After that hashtag or ‘like’ get involved

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JASPER MBIUKI

Social Networking Websites like Facebook and Twitter have revolutionised how Kenyans communicate and experience the world around them. Interactions on social networks and micro-blogging websites have spawned romantic relationships, businesses, provided platforms for the free exchange of ideas as well as brought like-minded Kenyans together around common sporting, political, social and cultural interests.

With the advent of social networks there has emerged an increasing trend towards ‘Citizen Journalism’. Armed with little more than a web-enabled camera phone, Kenyans have begun recording events that happen around them, and more crucially, providing commentary on the impact of those events on the personal or social level. Indeed, some bloggers have created very professional sites that provide an alternative world view very different from mainstream Kenyan journalism.

While some of these have chosen to pander to gutter-journalism, hate-speech and character assassination as a tool for extortion; most blogs in Kenya have served to enrich the journalistic landscape by showing that amateur or citizen journalists can offer as much invaluable insight into the world around us as their mainstream professional counterparts.

The information revolution that is taking place all around us is perhaps the only avenue where traditionally marginalised constituencies like women, the youth, the disabled and ethnic minorities can share their experiences and have their voices heard. The fascination of the mainstream media with politics has denied space for other areas to flourish in the public eye. The online world provides these neglected areas the chance to shine.

However we must be careful not to retreat into an online world to the exclusion of the real world we live in. Social Networks and blogging have created a breed of ‘online activists’ who utilise the Internet as a communications, political agitation and social-conscience creation medium. These online activists should not forget that no matter how far we progress in terms of Information Communication Technology, ultimately a ‘hashtag’ will not change the world. The problems of hunger, poverty, injustice and political intolerance cannot be done away with by simply ‘liking’ a Facebook post.

If you care about a particular cause, by all means get involved online and highlight it. Champion your favoured cause on Twitter, Facebook and on Online Petition websites. However, after that get involved in advancing your cause in the ‘real world’. There can be no substitute for knocking on doors and taking your message to the grassroots. To change the world requires more than a few tweets and posts. We must all roll up our sleeves and get involved.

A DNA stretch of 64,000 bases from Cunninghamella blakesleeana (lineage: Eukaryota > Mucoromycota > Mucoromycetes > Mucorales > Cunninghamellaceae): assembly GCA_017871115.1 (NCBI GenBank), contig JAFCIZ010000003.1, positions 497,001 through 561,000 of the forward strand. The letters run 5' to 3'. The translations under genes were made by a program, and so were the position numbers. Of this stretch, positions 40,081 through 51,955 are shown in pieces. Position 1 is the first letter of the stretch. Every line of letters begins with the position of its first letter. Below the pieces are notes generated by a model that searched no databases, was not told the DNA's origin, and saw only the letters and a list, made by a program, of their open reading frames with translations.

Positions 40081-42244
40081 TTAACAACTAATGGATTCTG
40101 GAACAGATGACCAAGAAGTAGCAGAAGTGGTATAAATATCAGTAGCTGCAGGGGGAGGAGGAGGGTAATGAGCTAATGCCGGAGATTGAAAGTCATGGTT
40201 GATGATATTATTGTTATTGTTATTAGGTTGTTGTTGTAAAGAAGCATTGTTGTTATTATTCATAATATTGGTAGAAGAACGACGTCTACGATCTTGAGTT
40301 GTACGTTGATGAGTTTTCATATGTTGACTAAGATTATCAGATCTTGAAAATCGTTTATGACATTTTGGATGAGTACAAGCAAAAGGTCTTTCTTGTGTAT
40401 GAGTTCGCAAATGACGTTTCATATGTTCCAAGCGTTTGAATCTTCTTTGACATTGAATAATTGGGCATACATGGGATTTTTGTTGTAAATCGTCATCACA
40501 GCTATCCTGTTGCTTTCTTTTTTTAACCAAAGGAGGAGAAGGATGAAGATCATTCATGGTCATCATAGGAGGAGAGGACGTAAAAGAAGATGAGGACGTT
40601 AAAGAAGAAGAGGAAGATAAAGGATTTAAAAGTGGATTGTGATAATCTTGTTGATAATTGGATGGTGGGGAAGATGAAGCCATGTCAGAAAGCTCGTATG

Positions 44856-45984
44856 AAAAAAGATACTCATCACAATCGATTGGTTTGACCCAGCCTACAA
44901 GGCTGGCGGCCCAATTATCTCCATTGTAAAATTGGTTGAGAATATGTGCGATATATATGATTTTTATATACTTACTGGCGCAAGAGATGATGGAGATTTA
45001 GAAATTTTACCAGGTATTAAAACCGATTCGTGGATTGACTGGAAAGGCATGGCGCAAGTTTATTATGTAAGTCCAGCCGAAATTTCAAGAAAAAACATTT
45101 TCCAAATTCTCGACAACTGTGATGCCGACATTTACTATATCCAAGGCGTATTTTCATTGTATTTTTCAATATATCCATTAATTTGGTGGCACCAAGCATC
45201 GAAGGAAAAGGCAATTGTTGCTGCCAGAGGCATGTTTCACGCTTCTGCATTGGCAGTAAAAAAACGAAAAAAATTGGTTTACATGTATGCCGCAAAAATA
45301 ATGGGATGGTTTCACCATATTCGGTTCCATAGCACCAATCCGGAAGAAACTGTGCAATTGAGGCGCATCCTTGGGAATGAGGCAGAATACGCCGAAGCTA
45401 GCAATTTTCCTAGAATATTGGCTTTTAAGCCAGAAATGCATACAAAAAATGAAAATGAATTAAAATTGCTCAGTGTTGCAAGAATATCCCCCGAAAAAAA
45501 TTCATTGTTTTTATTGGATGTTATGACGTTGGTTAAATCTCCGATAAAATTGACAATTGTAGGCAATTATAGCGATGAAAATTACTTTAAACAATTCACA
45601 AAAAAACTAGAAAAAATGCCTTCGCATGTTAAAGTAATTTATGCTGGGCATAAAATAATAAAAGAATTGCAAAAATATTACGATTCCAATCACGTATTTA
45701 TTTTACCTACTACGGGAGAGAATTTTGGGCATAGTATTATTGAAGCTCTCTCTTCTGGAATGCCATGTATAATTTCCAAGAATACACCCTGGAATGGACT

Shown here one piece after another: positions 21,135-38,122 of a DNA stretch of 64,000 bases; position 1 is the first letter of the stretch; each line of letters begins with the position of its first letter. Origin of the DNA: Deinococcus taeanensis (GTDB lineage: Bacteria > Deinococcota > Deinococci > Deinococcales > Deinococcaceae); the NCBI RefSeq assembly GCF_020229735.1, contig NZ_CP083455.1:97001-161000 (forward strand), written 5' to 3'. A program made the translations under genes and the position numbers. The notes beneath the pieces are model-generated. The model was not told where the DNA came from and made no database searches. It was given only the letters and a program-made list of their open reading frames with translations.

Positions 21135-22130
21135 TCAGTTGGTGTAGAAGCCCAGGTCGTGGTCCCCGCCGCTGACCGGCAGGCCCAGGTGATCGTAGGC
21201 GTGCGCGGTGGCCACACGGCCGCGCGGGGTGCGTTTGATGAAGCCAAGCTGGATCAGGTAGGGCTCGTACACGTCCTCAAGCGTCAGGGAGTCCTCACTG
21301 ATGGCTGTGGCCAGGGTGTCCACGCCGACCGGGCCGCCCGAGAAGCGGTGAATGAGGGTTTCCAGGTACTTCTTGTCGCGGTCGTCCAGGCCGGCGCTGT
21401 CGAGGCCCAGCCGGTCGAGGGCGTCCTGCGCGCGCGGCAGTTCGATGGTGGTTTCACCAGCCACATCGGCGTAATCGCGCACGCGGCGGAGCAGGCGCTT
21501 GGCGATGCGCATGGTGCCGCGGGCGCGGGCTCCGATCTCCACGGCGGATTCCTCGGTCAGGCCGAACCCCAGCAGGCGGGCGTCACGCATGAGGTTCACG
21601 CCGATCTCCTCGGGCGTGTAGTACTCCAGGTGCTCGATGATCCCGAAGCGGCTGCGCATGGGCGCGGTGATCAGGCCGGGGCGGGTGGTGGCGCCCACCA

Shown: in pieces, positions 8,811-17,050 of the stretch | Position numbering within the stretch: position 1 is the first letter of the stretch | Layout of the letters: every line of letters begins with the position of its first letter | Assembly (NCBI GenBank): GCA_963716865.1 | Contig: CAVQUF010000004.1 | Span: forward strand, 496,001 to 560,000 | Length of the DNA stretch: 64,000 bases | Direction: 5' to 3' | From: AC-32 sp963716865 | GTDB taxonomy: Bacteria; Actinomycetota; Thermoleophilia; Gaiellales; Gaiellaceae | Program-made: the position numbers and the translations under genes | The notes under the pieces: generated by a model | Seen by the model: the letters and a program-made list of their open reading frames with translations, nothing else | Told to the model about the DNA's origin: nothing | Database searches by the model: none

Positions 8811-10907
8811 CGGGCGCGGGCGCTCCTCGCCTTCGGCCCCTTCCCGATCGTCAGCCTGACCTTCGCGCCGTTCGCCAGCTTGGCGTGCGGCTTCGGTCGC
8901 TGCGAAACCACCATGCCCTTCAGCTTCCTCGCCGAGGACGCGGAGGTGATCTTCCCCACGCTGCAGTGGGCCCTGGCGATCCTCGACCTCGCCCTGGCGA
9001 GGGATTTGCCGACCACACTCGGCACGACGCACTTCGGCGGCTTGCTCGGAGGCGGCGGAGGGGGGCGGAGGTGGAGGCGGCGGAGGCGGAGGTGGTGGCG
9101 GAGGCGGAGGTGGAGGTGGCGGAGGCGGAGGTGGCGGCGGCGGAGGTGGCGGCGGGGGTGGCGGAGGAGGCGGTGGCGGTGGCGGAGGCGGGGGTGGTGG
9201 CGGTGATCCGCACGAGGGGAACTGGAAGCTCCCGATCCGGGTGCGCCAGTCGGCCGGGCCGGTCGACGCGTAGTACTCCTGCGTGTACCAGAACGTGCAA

I l look around Nairobi and I see a city that I love choking under a mountain of garbage, its arteries clogged by crippling traffic jams. Every day we complain about these and other ills on Facebook, Twitter and on blogs yet after venting our frustration through our keyboards we leave it at that; as if the electrons streaming through cyberspace will magically address the problems we have highlighted. Sure, complain about traffic jams on Twitter, but thereafter organize for carpooling at your place of work and encourage your friends to do so as well.

If there is a mountain of garbage in your neighbourhood you should take a picture and post it on the County Government’s Facebook page. However after that you should pick up the phone and call the relevant department; and if you don’t get a satisfactory commitment, you should go down to their offices in person. This is how we will really change the world we live in.

I remember sitting with a group of friends, discussing how unsatisfactory the Kenyan political environment was. We wrung our hands and shook our heads and thereafter did nothing practically about it. Except me. I resigned from a well paying job and plunged headlong into politics, committing myself to helping improve Kenyan politics by participating in party governance.

Whatever it is that you care about; commit yourself to practically and tangibly addressing it in the real world. Online action is good for raising awareness; but awareness must be followed by tangible action. We are fortunate that the new Constitution has expanded the democratic space to unprecedented levels. Legislation passed by the last Parliament has also contributed to creating more avenues through which you can get involved and make a difference.

Take advantage of these opportunities. Change your World for the better.

(Mr Mbiuki is TNA’s Secretary for Legal Affairs. [email protected])

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  • Martin Gitonga

    I agree! I ought to stand up and do something!!!

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